Tibbo Project System-based Aircon Controller Application

The app allows you to manage traditional air conditioners that are controlled through infrared remotes. Designed for the office environment, the app relies on the ambient brightness (measured by Tibbit #28) to determine whether the air con should be running or not. In the office setting, no lights = no people = no need for the air con to work.
Air conditioning is a consumptive business while air conditioners are big-ticket to run. In general, AC systems, older ones, in particular, do not have any real temperature feedback. You set the temperature on your remote, but alas, it has absolutely nothing to do with the actual temperature in the room. Even when it gets colder outsides, many air cons keep blasting cold air into your space. As a result, you have to constantly readjust the temperature as needed for optimal comfort throughout the day.

No doubt, AC systems are improving day by day, but there are still old systems that cannot get updated. In some instances, it’s absolutely impossible to invest in a new system. Sometimes, it is just a catch 22 to rip the old air con out and install a new one. A basic air con has many parts that typically are split between an outside and inside configuration, hence you may have to undergo a drastic interior renovation. In Tibbo office in Taipei, we have got trapped in an identical situation. We just have to get by with the AC system we’ve got. Our air con is controlled with a dozen of infrared remotes lying around.
A while back, we set a challenge to create a management system for our dated HVAC system. Needless to say, we used our Tibbo Project System (TPS) for this endeavor. Our spec for the air con controller consisted of two main items:

  • The air con must run or not run depending on whether the lights are on or off. The formula is simple: no lights = no people = no need to run the AC.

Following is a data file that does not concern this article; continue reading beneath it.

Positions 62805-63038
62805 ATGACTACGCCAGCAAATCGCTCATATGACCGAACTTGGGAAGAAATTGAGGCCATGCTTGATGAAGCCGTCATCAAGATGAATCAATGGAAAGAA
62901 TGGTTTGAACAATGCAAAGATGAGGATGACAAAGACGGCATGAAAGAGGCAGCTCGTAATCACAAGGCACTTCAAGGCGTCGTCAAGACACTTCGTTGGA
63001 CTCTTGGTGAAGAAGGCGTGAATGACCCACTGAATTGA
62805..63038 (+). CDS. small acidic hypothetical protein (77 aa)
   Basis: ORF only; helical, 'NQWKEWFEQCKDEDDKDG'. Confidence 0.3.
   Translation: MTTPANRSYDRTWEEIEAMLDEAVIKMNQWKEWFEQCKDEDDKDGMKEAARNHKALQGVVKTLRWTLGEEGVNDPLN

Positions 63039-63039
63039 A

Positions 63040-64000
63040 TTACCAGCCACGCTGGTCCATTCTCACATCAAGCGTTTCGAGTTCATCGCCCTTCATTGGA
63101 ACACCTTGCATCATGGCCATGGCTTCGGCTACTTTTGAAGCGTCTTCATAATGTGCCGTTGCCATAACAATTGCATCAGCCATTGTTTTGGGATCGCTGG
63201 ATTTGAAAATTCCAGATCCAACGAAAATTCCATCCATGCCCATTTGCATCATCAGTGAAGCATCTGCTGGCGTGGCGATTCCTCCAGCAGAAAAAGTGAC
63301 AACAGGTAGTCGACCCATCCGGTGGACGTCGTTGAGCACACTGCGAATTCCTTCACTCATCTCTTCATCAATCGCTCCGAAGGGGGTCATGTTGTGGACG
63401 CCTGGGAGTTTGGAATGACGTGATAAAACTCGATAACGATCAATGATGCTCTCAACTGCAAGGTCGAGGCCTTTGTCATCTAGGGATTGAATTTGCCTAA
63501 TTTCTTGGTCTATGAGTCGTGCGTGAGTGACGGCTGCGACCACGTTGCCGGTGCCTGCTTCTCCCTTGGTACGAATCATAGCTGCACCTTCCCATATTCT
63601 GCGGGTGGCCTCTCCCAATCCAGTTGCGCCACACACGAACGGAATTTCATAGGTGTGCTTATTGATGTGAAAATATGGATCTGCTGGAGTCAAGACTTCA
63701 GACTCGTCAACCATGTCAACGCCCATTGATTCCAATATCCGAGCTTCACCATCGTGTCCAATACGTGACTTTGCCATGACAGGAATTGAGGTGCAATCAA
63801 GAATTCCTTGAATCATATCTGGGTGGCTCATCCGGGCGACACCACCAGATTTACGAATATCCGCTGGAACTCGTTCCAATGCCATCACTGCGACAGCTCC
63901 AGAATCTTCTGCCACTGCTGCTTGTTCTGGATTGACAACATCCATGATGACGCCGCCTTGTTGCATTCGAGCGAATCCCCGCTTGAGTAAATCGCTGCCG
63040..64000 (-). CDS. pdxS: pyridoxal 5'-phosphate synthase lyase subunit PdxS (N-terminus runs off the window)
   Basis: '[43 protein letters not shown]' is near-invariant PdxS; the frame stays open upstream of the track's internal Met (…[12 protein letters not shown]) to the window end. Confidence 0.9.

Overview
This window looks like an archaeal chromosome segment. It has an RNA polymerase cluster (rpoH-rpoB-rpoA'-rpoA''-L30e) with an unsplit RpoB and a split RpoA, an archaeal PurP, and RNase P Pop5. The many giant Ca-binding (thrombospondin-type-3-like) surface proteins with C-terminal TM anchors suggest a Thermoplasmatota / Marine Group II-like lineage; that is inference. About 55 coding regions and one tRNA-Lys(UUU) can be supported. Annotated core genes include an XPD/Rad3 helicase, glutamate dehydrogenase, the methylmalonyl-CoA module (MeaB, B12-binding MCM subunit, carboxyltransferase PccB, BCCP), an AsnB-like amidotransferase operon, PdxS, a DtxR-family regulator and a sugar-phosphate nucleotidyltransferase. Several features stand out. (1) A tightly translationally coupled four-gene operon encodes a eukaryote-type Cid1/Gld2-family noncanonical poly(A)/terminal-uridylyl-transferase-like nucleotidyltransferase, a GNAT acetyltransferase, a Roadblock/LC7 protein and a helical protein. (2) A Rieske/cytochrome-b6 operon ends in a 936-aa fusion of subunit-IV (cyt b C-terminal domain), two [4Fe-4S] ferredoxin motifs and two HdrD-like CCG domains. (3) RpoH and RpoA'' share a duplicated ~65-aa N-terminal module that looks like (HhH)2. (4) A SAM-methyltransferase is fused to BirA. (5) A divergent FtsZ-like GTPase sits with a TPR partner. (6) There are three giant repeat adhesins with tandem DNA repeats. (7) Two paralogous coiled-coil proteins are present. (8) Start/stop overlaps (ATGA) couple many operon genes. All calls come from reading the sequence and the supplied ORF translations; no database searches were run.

• The temperature in the room must be monitored by the device that stops the air con whenever the temperature is cooled off to the preset point.

To achieve our goal, we used a TPS2L system equipped with these Tibbits:

  • Ambient temperature probe
  • IR code processor Tibbit (#26)
  • IR front-end Tibbit (#27)
  • Ambient light sensor Tibbit (#28)

A  few words about the probe. This is a new item that will be announced this fall. The probe replaces the ambient temperature meter (Tibbit #29). It is handy to have the meter built right into the TPS. The bottleneck is, the meter is influenced by the internal heat of the TPS system itself. This impact is particularly visible for the TPS2L device – it’s LCD really warms up the box! The latest sensor has the same circuit as the Tibbit #29, with the additional advantage of being external to the TPS device. From now on, the measurements are accurate.
Here is a look at the items you need to set up in the menu:
IR commands. This is where you train your IR code processor to be able to transmit two commands: “On,” and “Off.” For the “On” command, use the lowest temperature that your air con’s remote allows you to set (usually 16 degrees C). The logic here is that when you need to lower the temperature in the room you can use the coldest temperature setting, and when the room cools down to the preset temperature, the air con is turned off. So really, you only need two commands.
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